Of course, the FBI would never use such a tactic to punish offenders. This was obvious to the man in question, so he called me for a cleanup instead of paying any money. Unfortunately, others may not be so clear-headed when confronted with such an official looking warning message. To anyone misguided enough to input their financial information, this simple virus could have resulted in identity theft and a loss of hard-earned dollars and cents.
While it's important to be smart about responding to random requests for money popping up on your computer, it makes a lot more sense to keep them from appearing in the first place. Make sure that if you connect to the Internet you have security software in place to prevent infections. You'll need a good firewall and a solid antivirus with up to date definitions. You'll also want to ensure that you choose an antivirus that offers real-time protection such as the Windows Defender application bundled with Windows 8.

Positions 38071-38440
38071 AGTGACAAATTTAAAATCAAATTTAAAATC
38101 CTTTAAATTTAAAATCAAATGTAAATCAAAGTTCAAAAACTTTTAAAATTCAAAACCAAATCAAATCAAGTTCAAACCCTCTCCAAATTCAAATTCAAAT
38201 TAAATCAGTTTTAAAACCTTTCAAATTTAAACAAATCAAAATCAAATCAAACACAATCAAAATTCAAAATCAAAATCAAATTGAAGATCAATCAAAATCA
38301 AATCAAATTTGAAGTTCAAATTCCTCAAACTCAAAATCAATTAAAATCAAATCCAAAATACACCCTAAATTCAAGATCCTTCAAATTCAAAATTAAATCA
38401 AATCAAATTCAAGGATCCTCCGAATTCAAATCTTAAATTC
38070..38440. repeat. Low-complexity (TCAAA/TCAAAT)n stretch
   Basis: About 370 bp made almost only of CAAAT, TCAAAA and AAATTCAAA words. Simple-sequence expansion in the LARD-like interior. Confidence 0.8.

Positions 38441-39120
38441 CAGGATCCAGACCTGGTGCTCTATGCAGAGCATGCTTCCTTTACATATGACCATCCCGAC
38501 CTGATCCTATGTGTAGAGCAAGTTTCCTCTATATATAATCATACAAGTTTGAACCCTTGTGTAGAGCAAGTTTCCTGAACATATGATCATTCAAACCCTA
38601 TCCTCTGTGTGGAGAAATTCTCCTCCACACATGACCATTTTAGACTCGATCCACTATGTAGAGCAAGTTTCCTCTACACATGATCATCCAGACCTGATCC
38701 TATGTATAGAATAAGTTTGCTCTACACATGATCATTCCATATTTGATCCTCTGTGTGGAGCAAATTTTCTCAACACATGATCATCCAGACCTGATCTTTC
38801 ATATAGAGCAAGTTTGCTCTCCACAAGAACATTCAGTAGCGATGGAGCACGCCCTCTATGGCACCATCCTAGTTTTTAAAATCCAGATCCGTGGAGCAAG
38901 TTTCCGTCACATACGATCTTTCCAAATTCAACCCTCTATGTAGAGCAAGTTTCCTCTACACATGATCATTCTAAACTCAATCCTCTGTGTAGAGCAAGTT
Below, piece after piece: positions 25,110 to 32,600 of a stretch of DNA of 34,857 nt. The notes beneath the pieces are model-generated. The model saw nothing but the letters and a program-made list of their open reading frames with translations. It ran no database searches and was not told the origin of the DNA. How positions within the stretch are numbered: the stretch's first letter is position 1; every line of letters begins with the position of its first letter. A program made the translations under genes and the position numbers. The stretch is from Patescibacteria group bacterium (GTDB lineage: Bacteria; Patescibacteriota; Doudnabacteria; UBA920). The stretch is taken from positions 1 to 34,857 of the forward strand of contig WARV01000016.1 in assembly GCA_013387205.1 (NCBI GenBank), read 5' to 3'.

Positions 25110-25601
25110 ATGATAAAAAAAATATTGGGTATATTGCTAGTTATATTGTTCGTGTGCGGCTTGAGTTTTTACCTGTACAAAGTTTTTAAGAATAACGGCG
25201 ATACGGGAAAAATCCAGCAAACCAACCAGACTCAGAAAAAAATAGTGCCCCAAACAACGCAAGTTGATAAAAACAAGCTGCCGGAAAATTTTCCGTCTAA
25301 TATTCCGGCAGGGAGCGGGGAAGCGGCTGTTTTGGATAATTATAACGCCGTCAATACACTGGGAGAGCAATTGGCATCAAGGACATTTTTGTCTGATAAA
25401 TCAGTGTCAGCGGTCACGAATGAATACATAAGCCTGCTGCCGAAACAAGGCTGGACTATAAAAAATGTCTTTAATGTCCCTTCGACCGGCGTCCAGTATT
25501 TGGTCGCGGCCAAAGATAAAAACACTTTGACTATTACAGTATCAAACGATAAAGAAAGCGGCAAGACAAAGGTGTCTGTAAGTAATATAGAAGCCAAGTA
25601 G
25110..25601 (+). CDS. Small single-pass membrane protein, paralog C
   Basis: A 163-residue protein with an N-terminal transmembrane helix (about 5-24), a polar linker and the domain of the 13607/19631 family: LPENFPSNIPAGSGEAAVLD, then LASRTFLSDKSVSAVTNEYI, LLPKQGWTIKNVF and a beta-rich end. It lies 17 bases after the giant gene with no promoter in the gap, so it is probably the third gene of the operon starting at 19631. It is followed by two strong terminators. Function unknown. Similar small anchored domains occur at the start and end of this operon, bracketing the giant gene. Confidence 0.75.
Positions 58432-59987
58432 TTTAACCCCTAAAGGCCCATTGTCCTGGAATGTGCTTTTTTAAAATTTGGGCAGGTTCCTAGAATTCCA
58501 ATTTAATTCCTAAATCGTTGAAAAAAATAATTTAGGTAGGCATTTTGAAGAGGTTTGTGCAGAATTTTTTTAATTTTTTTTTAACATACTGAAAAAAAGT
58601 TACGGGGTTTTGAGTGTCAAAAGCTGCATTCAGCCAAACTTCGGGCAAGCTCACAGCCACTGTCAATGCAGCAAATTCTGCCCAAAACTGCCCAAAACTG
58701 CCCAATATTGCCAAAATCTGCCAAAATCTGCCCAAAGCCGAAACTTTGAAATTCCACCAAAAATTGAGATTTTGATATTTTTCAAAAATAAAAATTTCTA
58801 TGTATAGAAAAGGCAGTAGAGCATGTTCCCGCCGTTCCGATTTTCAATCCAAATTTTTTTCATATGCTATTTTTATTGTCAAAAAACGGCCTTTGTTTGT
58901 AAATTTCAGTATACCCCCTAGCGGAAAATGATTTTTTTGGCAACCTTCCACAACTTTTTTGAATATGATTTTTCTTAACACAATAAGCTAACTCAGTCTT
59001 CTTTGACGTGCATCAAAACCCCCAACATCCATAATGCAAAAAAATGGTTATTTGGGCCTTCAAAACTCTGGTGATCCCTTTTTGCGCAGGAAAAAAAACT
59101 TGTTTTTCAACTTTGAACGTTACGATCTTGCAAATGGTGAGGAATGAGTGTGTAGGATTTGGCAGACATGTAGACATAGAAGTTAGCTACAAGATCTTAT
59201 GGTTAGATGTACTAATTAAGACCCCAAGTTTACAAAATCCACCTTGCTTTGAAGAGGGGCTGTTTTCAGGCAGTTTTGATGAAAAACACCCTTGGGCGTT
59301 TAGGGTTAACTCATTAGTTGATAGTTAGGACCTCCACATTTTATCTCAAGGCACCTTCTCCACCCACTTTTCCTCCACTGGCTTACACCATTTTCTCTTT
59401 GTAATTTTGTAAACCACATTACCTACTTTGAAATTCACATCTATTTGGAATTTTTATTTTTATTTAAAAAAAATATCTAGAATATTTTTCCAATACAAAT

There are plenty options out there for security software, many of which are free. Protect yourself now so you don't have to clean up a mess later.
Have you come across any interesting viruses on your computer? Share your horror stories in the comments below.
The image above is in the public domain.
Thursday May 16, 2013
Were you disappointed when you tried out the bundled apps Mail, Calendar and People included with Windows 8? I sure was. My initial delight at finding a built-in email client faded fast when I got a chance to try it out.
I found it to be very simple to set up and use but it lacked a lot of the basic features that I'd expect to be in any mail client. There was no way to customize the interface, no way to create folders to sort email from within the app and there was no way to filter SPAM. It didn't even provide support for POP email accounts.